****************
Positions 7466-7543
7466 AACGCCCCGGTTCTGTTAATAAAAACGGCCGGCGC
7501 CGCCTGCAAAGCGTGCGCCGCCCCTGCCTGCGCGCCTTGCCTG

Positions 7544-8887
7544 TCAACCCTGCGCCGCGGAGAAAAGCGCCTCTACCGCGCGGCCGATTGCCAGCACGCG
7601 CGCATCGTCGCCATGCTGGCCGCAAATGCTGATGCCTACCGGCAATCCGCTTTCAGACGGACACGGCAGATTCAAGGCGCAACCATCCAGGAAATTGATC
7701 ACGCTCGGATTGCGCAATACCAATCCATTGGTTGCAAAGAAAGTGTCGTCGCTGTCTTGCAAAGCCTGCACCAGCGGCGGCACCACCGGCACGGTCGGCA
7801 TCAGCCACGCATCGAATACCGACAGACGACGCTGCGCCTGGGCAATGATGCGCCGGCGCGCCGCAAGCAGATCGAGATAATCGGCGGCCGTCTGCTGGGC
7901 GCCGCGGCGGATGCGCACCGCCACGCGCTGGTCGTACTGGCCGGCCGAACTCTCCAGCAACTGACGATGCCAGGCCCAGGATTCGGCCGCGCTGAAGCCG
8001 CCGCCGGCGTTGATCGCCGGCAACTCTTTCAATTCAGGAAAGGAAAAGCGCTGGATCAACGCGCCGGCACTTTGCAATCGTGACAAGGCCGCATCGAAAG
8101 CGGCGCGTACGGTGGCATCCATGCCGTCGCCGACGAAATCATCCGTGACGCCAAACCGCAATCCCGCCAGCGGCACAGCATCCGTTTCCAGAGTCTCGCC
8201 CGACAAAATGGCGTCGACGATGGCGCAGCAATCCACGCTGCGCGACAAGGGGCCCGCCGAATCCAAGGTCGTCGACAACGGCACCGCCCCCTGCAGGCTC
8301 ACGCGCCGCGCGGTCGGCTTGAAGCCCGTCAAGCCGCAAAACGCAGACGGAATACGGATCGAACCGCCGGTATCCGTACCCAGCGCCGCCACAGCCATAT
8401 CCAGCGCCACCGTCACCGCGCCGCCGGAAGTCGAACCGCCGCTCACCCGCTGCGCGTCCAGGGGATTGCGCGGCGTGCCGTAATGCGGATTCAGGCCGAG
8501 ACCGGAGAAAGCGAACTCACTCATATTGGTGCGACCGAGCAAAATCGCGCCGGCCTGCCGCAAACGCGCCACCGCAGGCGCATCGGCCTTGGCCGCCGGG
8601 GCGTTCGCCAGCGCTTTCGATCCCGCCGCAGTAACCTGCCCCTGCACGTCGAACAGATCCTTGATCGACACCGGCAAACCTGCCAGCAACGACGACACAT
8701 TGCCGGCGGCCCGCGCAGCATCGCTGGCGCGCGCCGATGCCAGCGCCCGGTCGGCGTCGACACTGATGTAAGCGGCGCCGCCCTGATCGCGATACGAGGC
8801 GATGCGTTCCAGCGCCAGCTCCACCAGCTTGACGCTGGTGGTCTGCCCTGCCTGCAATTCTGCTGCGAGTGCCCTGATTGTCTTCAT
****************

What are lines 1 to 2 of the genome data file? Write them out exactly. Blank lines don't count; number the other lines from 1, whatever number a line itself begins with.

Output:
Positions 7466-7543
7466 AACGCCCCGGTTCTGTTAATAAAAACGGCCGGCGC